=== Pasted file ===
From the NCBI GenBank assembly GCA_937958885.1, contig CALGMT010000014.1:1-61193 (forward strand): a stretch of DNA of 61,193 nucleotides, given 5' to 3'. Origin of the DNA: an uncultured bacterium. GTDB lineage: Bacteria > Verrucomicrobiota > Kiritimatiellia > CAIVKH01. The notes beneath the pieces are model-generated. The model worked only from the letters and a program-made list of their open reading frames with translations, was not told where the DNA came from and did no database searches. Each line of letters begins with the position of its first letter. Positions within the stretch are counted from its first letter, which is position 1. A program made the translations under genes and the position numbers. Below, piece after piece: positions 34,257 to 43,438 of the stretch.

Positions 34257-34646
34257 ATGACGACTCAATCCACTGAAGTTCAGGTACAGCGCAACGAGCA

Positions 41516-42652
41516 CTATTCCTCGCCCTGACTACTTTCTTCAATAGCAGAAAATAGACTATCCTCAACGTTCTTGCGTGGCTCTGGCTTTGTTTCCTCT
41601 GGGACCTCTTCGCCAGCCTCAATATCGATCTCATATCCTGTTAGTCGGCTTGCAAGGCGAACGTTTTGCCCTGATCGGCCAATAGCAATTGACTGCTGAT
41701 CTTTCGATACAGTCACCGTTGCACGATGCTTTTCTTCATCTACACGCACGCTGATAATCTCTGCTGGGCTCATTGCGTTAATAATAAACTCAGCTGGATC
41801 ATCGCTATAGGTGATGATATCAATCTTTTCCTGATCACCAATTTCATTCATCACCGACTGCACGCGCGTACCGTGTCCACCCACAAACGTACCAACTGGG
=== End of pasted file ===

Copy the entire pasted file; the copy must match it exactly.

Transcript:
From the NCBI GenBank assembly GCA_937958885.1, contig CALGMT010000014.1:1-61193 (forward strand): a stretch of DNA of 61,193 nucleotides, given 5' to 3'. Origin of the DNA: an uncultured bacterium. GTDB lineage: Bacteria > Verrucomicrobiota > Kiritimatiellia > CAIVKH01. The notes beneath the pieces are model-generated. The model worked only from the letters and a program-made list of their open reading frames with translations, was not told where the DNA came from and did no database searches. Each line of letters begins with the position of its first letter. Positions within the stretch are counted from its first letter, which is position 1. A program made the translations under genes and the position numbers. Below, piece after piece: positions 34,257 to 43,438 of the stretch.

Positions 34257-34646
34257 ATGACGACTCAATCCACTGAAGTTCAGGTACAGCGCAACGAGCA

Positions 41516-42652
41516 CTATTCCTCGCCCTGACTACTTTCTTCAATAGCAGAAAATAGACTATCCTCAACGTTCTTGCGTGGCTCTGGCTTTGTTTCCTCT
41601 GGGACCTCTTCGCCAGCCTCAATATCGATCTCATATCCTGTTAGTCGGCTTGCAAGGCGAACGTTTTGCCCTGATCGGCCAATAGCAATTGACTGCTGAT
41701 CTTTCGATACAGTCACCGTTGCACGATGCTTTTCTTCATCTACACGCACGCTGATAATCTCTGCTGGGCTCATTGCGTTAATAATAAACTCAGCTGGATC
41801 ATCGCTATAGGTGATGATATCAATCTTTTCCTGATCACCAATTTCATTCATCACCGACTGCACGCGCGTACCGTGTCCACCCACAAACGTACCAACTGGG